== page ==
Former Wales flanker Alix Popham insists rugby must act urgently to protect its players from the long-term impact of concussion.
Popham is suffering from early onset dementia and probable chronic traumatic encephalopathy (CTE) as a result of the head injuries sustained during a 13-year career.
The 41-year-old has set up the ‘Progressive Rugby’ lobby group alongside former England flanker James Haskell and ex-Canada forward Jamie Cudmore, among others, to campaign for urgent reform in the sport.
Of the around 100 players Popham has spoken to since his own diagnosis, four have attempted suicide, and he believes that the 260 professional players to have approached the ‘Head for Change’ charity are just the “top of the iceberg”.
This weekend he will take part in the ‘Head For Change Rugby Ride Challenge’, which sees over 100 former internationals racing in 10 countries worldwide to raise money to help support those affected by neurological damage.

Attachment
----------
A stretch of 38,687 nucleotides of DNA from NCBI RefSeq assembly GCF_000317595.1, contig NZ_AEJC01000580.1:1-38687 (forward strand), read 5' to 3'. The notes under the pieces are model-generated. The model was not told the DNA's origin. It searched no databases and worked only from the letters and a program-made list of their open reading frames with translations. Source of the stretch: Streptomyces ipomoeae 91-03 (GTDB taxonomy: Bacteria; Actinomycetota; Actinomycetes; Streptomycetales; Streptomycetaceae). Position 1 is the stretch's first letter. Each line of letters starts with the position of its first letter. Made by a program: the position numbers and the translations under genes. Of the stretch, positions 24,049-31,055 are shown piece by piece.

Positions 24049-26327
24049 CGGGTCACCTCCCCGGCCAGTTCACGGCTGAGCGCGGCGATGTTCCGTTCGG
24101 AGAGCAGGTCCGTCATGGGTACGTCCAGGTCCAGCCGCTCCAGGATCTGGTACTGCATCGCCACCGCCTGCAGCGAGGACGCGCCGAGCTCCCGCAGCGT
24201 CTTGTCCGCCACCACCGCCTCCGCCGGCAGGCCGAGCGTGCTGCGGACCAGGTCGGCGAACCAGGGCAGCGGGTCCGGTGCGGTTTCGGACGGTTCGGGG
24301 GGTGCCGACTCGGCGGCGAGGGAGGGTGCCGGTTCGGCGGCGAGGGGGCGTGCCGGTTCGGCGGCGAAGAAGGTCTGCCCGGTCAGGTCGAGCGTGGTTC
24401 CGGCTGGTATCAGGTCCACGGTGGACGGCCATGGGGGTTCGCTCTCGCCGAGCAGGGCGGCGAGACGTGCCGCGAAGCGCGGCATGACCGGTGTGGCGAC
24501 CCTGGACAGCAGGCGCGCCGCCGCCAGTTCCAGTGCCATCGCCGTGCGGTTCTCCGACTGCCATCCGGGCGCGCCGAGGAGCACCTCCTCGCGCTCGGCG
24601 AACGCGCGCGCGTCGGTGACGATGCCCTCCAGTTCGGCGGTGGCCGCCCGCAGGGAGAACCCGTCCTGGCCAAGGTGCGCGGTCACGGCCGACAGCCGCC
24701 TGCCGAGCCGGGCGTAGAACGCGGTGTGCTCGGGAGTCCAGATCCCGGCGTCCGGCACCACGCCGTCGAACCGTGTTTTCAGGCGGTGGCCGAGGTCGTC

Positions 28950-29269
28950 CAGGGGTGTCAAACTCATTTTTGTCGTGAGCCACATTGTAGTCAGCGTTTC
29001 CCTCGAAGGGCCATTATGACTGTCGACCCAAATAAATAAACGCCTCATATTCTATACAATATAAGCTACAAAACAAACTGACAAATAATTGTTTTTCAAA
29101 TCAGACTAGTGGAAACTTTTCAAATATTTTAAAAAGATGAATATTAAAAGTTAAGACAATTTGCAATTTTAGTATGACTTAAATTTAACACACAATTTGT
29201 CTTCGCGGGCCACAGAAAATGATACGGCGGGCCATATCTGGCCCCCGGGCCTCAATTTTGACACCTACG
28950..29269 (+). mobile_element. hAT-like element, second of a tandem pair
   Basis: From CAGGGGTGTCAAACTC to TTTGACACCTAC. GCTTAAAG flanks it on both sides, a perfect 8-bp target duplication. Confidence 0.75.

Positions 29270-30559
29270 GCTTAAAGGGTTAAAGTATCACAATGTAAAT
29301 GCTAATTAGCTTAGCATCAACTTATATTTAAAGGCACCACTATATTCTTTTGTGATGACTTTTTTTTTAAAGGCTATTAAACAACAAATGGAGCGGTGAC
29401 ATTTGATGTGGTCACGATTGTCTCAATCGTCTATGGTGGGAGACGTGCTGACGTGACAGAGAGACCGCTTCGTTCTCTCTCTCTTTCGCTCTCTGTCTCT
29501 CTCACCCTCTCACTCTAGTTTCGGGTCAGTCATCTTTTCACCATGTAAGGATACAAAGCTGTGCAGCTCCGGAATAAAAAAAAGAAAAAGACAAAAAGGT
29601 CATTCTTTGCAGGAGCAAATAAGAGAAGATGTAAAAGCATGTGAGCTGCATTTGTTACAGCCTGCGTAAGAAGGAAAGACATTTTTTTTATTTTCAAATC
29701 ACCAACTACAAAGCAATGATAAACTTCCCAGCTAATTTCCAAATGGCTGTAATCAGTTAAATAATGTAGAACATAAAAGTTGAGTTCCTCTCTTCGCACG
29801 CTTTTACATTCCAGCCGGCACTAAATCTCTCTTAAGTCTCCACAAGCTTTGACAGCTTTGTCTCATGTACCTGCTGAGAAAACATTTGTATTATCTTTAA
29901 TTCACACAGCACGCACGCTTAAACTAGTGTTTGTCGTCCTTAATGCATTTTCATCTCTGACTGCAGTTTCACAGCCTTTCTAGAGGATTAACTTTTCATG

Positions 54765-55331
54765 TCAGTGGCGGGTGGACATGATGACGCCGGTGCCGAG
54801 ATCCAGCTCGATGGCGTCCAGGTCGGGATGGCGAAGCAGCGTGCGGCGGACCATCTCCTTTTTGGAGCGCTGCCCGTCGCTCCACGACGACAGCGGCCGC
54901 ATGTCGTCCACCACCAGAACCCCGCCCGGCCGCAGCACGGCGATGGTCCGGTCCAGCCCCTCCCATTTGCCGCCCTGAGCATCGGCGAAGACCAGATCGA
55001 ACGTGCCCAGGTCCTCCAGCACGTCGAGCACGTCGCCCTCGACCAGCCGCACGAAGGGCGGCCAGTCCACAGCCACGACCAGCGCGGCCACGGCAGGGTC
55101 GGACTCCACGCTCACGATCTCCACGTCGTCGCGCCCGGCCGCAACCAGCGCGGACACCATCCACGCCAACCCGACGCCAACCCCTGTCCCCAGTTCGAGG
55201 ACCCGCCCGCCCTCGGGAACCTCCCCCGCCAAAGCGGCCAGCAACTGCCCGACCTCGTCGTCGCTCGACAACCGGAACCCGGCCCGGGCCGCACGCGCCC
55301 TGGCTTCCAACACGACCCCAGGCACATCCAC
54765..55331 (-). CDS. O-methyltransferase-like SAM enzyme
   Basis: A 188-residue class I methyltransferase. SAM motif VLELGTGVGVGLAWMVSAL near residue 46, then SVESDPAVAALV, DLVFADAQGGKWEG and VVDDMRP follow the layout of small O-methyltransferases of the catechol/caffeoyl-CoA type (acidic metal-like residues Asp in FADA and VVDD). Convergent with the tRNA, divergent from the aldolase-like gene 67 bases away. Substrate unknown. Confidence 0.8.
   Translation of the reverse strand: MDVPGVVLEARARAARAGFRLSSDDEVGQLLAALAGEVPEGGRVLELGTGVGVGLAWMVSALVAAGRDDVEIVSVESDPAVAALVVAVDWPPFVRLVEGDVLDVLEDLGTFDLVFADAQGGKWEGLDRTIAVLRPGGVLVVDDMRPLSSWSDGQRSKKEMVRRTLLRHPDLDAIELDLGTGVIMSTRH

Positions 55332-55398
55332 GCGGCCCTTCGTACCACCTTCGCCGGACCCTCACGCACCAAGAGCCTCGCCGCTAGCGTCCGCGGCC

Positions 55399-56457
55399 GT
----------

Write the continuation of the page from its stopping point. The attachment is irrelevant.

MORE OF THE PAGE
Popham has urged the sport’s powerbrokers to act on the reforms proposed by ‘Progressive Rugby’ to make it safer across all levels.
“Governing bodies and World Rugby have had their heads in the sand for too long,” Popham said.“The NFL, one of the richest sports in the world, confronted this 11 years ago and made some big, big changes.
“They reduced the amount of contact players have during the week. Rugby players do more contact than NFL even before they made the changes and are still carrying on.
“Some rugby players are doing full contact in the week, while an NFL player with contact in training and playing and getting to the play-offs would be involved with 30-40 days of contact per year.
“A current international rugby player is involved in between 220 to 240 days of contact.
“It’s an 11-month season and this is what we want to change to look after the players during the week so that they’re fresh for the weekend.
“The big thing is to reduce for next season the amount of contact players do in training to 20 sessions per season. The games will be on top of that.
“And want the return to play protocols after a concussion to go from six days to 21.
“Hopefully then players won’t be in the same position as myself and the other boys who are struggling.
“I was diagnosed in 2020 and my symptoms have calmed down a little because of things I’ve put in place.
“Talking about my experiences has definitely helped me, as have the changes to my diet, exercise and giving up alcohol.”
* To participate in the Head For Change Rugby Ride Challenge, go to https://www.zwift.com/events/tag/rugbyridechallenge